This post is about God, but of course, it isn't really about God, but about a particular pattern in general.
We're pretty much all in agreement that God doesn't exist.
This is correct or at least let's say it is for the purposes of this post. However, this also poses a trap.
Suppose there are forty arguments for God. Even if we know definitely for a fact that God doesn't exist, it doesn't mean that all of these forty arguments are wrong.
It would if all of these arguments claimed to definitely prove that he exists, but not if some of these arguments only claim he is more likely to exist than not or that he isn't as unlikely as we might think.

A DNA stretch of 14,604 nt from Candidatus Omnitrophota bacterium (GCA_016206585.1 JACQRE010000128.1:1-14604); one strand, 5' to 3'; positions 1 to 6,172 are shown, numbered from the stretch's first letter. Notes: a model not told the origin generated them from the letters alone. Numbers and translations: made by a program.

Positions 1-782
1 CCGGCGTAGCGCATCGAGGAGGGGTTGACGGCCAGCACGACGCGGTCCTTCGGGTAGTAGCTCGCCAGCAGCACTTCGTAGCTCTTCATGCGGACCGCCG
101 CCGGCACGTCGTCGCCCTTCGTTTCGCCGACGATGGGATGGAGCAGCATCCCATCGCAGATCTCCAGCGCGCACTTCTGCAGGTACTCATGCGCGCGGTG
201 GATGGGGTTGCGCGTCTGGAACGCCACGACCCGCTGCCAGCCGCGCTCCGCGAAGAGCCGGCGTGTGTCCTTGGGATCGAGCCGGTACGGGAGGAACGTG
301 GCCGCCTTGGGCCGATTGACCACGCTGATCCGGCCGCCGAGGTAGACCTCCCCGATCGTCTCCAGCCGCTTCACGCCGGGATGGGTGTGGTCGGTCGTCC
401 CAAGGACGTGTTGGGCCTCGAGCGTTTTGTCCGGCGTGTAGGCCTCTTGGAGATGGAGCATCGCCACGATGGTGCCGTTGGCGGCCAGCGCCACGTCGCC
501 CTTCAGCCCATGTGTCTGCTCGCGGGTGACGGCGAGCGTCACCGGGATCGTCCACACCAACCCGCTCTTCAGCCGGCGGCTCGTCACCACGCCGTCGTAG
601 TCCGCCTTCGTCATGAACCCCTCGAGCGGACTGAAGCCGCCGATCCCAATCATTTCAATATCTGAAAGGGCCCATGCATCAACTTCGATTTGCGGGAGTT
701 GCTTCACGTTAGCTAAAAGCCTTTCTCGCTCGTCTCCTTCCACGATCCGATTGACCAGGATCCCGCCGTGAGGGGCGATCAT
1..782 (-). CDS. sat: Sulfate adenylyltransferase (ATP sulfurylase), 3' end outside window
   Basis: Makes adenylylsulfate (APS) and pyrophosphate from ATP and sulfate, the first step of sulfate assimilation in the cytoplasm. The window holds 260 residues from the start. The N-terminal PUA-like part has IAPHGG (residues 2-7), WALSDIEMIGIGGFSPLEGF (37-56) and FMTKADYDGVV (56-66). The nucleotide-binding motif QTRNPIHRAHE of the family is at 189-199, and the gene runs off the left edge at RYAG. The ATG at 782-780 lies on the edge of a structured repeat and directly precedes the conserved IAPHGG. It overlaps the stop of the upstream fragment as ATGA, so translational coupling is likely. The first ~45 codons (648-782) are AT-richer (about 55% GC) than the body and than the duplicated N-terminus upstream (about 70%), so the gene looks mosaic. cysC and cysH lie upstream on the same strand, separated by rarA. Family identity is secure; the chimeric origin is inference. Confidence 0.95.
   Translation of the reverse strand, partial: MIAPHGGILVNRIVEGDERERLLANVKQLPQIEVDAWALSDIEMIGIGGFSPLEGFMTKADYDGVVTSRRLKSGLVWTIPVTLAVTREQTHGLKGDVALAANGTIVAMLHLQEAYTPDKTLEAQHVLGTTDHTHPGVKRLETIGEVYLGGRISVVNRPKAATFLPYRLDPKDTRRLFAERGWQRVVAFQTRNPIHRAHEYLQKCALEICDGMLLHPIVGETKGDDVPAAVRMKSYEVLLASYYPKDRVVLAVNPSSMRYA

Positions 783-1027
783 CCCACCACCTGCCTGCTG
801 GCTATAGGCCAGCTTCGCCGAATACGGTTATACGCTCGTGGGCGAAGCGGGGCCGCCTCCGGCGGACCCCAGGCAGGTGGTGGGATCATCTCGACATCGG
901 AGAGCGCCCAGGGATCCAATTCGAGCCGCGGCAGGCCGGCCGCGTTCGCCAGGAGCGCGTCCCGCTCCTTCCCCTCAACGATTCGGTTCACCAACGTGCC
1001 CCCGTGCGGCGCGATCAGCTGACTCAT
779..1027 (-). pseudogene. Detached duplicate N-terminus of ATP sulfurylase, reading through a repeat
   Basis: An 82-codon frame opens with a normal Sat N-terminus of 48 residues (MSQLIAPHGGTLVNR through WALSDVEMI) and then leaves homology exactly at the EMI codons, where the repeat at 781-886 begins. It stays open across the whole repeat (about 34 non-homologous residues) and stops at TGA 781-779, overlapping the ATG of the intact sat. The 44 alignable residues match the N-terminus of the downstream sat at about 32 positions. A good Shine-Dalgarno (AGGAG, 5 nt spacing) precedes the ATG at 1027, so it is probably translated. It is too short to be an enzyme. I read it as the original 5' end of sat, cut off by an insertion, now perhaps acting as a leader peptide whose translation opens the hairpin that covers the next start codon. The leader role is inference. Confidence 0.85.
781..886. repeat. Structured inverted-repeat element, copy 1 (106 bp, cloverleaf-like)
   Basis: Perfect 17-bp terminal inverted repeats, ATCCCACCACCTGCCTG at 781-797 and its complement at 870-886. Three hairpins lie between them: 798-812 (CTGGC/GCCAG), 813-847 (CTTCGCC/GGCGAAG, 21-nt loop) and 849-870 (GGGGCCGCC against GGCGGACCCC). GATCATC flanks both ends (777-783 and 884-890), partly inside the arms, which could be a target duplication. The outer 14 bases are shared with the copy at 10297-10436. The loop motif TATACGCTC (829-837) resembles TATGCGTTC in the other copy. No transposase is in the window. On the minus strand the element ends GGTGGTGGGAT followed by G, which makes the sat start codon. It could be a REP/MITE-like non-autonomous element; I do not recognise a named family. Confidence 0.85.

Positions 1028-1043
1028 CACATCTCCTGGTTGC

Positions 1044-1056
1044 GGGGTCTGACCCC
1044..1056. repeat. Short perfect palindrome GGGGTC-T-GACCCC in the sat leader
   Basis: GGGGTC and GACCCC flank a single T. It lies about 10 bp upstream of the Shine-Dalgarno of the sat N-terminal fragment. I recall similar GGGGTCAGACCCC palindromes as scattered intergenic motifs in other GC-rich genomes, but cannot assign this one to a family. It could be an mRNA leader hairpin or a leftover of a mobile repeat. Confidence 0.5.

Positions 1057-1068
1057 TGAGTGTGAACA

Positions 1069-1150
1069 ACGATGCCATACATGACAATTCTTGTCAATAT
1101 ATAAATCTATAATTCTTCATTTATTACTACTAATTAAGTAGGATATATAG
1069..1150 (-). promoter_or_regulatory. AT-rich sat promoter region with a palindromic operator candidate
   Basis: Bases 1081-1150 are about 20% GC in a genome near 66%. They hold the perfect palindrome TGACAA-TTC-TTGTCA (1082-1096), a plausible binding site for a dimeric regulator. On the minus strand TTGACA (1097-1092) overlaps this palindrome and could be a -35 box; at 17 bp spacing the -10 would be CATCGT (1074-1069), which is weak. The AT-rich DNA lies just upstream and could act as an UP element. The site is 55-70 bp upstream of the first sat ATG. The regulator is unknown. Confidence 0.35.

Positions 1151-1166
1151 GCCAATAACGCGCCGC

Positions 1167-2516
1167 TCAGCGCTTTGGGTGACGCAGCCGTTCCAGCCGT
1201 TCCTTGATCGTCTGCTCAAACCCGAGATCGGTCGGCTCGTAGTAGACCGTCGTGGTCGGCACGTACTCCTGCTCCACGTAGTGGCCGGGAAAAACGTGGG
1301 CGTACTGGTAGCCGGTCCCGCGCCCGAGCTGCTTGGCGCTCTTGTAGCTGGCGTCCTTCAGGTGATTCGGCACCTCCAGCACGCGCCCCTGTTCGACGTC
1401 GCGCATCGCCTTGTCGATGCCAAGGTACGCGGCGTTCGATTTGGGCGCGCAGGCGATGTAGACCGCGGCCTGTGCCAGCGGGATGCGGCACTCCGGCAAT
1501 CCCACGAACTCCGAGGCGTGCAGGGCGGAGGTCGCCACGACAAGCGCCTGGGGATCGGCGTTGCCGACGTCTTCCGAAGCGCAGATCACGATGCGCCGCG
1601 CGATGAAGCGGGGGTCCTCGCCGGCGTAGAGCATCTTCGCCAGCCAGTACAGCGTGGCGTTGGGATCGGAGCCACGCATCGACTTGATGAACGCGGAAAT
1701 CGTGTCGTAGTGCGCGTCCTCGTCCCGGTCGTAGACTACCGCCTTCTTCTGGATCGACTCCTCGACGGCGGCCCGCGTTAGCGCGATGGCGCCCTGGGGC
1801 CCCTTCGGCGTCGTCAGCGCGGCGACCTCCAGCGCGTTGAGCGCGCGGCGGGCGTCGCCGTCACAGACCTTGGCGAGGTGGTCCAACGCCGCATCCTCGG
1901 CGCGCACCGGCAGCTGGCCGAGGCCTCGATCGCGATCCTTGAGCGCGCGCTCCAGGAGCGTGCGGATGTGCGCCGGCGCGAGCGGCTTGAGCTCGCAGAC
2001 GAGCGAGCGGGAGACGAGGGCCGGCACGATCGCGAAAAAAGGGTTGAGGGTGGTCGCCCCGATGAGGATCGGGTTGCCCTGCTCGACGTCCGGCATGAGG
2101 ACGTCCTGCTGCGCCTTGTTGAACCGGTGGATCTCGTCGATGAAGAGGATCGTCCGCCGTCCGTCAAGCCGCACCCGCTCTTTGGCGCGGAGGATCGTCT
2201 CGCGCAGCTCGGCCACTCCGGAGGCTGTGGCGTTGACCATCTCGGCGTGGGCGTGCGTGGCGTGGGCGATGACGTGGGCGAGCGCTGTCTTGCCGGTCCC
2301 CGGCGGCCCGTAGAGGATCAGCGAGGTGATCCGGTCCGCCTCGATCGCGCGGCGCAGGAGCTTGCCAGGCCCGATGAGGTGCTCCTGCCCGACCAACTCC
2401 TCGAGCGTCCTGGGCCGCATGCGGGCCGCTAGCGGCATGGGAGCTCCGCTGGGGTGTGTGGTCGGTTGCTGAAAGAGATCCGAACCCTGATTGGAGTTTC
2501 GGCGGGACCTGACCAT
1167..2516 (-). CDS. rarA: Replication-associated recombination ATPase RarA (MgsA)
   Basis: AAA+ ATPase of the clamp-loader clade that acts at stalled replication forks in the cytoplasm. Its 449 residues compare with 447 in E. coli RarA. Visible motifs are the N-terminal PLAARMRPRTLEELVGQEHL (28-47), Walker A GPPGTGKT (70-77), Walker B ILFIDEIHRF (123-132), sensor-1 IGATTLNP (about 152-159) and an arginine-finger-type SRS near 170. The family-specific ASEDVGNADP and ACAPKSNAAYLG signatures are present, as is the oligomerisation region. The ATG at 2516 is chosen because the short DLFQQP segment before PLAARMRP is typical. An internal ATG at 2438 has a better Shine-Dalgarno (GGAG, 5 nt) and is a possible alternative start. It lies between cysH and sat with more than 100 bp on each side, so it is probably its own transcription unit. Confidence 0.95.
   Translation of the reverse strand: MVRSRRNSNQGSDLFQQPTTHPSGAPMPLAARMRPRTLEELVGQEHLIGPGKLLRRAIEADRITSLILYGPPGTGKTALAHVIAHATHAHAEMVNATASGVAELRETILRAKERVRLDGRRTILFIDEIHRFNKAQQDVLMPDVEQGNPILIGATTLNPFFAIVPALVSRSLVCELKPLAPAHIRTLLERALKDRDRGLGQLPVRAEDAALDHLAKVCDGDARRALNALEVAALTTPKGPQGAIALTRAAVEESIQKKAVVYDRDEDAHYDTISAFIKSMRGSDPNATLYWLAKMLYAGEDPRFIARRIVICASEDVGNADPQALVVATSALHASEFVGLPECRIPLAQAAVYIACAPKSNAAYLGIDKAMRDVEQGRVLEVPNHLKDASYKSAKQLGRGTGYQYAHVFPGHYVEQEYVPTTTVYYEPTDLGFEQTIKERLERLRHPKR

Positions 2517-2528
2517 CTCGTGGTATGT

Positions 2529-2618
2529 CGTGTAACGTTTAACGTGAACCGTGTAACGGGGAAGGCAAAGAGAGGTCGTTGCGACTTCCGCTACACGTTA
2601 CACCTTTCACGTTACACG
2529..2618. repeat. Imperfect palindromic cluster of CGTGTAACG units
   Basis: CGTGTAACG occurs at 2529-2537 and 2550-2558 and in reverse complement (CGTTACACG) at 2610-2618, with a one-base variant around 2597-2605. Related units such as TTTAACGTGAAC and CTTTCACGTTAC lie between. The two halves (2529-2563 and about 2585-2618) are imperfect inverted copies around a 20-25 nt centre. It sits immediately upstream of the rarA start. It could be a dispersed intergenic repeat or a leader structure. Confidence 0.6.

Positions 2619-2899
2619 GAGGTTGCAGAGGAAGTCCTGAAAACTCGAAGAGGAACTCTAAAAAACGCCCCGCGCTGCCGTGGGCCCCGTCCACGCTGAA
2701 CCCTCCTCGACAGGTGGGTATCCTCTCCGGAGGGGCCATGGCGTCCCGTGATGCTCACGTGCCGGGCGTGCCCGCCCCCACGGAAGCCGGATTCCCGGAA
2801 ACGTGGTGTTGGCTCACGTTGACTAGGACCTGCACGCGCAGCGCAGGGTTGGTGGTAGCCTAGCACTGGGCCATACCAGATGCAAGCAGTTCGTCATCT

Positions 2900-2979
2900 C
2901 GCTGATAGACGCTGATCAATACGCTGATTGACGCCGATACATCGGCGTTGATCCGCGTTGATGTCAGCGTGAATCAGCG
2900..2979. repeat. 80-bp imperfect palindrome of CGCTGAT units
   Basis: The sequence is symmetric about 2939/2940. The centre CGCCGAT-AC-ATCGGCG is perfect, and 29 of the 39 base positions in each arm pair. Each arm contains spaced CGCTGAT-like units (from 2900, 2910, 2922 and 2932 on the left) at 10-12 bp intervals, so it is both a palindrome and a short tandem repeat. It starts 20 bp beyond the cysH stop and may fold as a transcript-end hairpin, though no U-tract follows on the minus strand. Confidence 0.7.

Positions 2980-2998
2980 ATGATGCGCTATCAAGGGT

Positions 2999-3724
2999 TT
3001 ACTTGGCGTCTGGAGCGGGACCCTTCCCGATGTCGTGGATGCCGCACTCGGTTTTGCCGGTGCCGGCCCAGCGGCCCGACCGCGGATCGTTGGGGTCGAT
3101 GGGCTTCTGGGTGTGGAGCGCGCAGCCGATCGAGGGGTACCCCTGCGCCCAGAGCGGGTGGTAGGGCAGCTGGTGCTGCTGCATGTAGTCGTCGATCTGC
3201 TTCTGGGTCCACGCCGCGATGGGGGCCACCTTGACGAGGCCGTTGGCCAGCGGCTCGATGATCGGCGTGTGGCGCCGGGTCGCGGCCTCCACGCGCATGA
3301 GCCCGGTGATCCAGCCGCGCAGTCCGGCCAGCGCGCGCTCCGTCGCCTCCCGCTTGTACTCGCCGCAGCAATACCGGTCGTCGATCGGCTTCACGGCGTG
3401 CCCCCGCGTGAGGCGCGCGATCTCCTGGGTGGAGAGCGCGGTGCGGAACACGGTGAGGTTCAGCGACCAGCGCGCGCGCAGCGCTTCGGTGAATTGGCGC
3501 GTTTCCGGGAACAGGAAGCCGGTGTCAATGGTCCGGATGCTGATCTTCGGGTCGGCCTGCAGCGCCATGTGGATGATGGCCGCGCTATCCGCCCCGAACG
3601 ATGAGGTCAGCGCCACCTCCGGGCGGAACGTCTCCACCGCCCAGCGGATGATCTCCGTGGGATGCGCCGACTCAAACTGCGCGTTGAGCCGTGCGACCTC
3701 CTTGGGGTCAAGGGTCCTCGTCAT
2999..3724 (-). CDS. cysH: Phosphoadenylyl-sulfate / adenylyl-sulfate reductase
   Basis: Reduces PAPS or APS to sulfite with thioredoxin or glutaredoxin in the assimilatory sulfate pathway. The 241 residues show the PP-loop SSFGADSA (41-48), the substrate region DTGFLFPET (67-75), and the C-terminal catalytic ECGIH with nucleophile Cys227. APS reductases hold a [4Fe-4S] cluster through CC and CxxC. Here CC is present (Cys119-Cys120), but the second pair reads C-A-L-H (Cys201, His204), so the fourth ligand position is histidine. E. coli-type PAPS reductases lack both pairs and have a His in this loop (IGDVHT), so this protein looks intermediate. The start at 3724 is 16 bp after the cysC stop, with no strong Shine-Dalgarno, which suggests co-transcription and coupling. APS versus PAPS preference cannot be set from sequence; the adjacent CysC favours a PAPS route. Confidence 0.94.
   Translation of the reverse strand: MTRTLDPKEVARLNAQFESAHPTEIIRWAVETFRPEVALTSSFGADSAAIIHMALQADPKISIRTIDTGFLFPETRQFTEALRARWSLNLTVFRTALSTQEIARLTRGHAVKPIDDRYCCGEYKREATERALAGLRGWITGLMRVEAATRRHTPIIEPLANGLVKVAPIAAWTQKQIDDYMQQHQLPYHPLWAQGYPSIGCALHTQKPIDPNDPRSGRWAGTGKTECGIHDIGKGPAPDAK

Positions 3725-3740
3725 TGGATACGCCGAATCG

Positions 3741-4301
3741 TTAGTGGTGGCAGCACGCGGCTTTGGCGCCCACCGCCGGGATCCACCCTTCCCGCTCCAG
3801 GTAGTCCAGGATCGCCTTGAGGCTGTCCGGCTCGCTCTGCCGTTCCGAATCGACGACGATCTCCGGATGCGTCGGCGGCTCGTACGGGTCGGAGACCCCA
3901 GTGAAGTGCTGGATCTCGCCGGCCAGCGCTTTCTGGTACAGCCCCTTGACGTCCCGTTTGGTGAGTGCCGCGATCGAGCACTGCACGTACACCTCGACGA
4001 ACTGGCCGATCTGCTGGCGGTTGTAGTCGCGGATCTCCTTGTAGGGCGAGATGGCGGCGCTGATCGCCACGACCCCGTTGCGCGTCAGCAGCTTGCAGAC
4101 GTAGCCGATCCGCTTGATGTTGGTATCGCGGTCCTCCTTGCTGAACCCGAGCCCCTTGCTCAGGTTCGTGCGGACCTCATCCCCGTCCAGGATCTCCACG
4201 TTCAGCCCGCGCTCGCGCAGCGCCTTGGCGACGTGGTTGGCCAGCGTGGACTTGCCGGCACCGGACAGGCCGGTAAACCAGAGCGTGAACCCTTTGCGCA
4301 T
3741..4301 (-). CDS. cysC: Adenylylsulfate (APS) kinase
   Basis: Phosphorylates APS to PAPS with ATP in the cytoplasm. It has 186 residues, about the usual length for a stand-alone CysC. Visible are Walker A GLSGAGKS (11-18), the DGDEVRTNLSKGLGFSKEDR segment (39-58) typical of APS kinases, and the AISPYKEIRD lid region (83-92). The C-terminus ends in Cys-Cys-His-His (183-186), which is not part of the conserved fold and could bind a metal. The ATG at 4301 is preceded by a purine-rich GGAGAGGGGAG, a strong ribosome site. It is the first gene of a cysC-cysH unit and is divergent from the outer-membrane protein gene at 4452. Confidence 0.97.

In fact, it'd actually be suspicious if all forty of these arguments came out against God. Surely we should expect the advantage to belong to the deists in at least one or two?
But since we have very good reasons to believe God doesn't exist and someone presents us with those arguments, surely we'll assume that they have to be wrong. And so we'll search very hard, until we find something that is plausibly an error or at least more plausible than God and talk ourselves into believing it.
And once we've introduced that first error, we've opened up the door for more.